The Age reports that Dr Sarah Moore, 35, who had grown up in The Family, a cult formerly associated with Mrs Hamilton-Byrne, had pleaded guilty to 160 charges relating to writing prescriptions for pethidine between November 2004 and April 2005.
It is assumed that Dr Moore was charged with offences under s.77 of the Drugs, Poisons and Controlled Substances Act 1981 which makes it an offence to forge or utter a prescription for a drug of dependence.
Under that Act, pethidine is classified as a drug of dependence. A breach of s.77 is a summary offence punishable by a fine of 20 penalty units or one year’s imprisonment or both.
It appears that Dr Moore was writing the prescriptions for herself and had started taking pethidine to relieve pain associated with an abdominal incision she received as a child when initiated into the cult.
Dr Moore (seen here) was put on a four-year good behaviour bond, without conviction, and ordered to perform 250 hours of community service. She was also ordered to continue with a drug treatment program, obey instructions from her psychiatrist and follow directions from the Victorian Doctors Health Program.
In passing sentence, Magistrate Nunzio La Rosa noted that as a result of growing up in The Family, Dr Moore had contracted bipolar disorder, post-traumatic stress disorder and depression.
In not recording a conviction, the magistrate said that Dr Moore would not have to appear before a medical board, but it is unclear from The Age’s version whether the Mr La Rosa was accepting a submission put by or on behalf of Dr Moore or whether he had arrived to that conclusion himself.
Although Moore was not “convicted” in relation to the offences to which she pleaded guilty, nonetheless those offences could amount to “unprofessional conduct”, as that term is defined in s.3 of the Medical Practice Act 1994.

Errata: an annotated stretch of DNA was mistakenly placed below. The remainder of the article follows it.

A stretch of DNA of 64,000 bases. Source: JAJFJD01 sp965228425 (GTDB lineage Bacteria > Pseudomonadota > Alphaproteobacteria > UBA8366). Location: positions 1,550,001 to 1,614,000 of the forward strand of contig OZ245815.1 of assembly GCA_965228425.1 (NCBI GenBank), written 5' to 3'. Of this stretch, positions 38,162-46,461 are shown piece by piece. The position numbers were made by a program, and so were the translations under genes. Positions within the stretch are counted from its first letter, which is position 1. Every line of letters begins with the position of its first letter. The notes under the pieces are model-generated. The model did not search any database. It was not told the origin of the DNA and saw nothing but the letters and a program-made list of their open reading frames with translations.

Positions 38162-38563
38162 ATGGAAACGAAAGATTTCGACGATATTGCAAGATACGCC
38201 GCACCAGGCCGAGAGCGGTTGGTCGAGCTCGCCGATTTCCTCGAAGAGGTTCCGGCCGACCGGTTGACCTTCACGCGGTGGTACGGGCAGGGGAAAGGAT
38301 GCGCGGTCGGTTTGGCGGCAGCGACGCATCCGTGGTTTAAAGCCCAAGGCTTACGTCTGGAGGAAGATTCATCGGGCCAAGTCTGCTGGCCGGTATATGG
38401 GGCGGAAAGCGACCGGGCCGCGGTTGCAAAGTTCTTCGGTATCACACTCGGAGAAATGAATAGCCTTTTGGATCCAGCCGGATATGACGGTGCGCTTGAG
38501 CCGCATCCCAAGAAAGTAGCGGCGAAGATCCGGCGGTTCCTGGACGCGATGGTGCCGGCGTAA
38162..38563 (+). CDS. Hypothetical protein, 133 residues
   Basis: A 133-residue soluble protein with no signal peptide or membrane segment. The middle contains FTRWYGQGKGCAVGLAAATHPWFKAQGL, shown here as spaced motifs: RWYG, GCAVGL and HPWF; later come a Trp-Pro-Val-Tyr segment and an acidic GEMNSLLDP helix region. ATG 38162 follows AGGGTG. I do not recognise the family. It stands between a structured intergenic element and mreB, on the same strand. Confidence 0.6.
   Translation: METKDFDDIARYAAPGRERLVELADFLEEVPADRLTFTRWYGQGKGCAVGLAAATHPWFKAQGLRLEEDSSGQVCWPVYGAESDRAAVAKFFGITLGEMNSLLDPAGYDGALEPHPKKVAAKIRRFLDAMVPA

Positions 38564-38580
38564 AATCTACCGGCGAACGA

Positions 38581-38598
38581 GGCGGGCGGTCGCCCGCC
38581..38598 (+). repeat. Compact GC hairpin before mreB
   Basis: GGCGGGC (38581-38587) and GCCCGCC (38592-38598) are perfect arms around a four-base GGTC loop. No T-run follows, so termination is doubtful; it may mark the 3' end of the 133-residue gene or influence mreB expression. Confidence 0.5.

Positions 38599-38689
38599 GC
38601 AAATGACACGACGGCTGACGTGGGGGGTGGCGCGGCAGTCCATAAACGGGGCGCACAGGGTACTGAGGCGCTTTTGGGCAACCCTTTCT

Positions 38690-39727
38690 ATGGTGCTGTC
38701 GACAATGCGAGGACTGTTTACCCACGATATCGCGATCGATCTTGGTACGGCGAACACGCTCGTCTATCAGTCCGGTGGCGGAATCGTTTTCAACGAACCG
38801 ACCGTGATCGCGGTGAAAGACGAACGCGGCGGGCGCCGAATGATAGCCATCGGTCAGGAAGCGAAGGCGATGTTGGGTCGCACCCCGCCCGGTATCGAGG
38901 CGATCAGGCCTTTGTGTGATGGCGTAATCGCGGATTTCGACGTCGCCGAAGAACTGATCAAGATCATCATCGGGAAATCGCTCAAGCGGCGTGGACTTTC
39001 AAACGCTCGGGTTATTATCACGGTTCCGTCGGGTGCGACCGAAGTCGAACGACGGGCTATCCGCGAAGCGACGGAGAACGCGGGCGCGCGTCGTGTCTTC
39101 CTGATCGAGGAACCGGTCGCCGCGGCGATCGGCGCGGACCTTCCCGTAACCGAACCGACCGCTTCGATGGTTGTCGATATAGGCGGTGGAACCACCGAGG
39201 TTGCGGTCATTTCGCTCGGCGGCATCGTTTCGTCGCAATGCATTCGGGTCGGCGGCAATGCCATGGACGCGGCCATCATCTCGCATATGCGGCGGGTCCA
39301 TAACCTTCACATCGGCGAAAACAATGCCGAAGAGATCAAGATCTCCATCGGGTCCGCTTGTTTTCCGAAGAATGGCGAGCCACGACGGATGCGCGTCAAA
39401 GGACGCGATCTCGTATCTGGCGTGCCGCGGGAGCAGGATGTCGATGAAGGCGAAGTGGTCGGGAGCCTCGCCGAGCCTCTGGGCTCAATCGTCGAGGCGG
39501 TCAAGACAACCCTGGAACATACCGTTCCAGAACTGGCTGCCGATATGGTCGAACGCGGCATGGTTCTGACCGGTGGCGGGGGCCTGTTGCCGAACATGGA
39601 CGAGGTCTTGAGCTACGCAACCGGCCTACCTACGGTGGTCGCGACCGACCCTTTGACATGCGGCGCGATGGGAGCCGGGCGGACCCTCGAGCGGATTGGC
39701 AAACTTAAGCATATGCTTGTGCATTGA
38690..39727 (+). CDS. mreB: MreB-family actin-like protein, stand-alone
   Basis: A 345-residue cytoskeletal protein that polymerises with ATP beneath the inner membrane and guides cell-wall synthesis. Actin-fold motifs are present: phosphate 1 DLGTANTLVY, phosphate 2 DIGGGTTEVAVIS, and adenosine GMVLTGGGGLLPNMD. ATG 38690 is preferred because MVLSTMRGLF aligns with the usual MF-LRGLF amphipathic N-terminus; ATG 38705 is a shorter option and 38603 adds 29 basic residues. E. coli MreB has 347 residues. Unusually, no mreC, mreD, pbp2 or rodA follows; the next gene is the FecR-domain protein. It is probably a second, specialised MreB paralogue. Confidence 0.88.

The provision expressly includes “findings of guilt” under a number of relevant Acts of Parliament. Such findings could lead to an inquiry by the Medical Practitioners Board of Victoria.
As one might expect with a drug of dependence like pethidine, its sale, possession and use are strictly controlled. For a brief outline of prescribing and reporting requirements for medical practitioners, see the Department of Human Services advice.
In a related case some years ago a rather notorious medico by the name of Dr Ian McGoldrick sought to obtain registration as a medical practitioner following a period during which he was not registered.
At first instance, the board refused his application after a formal hearing because it was of the view, generally speaking, that Dr McGoldrick was of bad character. The board accepted evidence that Dr McGoldrick had been convicted of a number of offences of dishonesty, including forging and uttering prescriptions.
McGoldrick appealed to the Victorian Civil and Administrative Tribunal which allowed his appeal. The tribunal registered Dr McGoldrick with various conditions.
Aggrieved by the decision of the tribunal, the board appealed to the Supreme Court which unanimously upheld the appeal. Buchanan JA said at paragraph 24 of the court’s judgment:
“Medical practitioners occupy a position of considerable trust, and it is in the public interest that they should merit that trust. Accordingly, it is to be expected that medical practitioners will be scrupulously honest in their dealings with patients, with other doctors and those in related professions such as nurses, radiologists and technicians and support staff and with the government departments with which they deal in the course of their practice.”
The scale of Moore’s misconduct is not on the same level as McGoldrick’s. However, it is apparent that she illegally obtained and consumed pethidine on numerous occasions over a six-month period and that she used dishonest means to do so.
It is my view that it is not appropriate for a judicial officer in the exercise of a discretion, when sentencing an offender, to usurp the jurisdiction of an expert tribunal such as the medical board. The board, after all, has been established by Parliament for the express purpose of protecting the public.
If Dr Moore’s case comes before the board, clearly the issue for determination would be whether her admitted misconduct, along with her various medical conditions and any other relevant matters, would render her unfit to practice as a registered medical practitioner.
That is squarely an issue for the board not a sentencing magistrate or judge.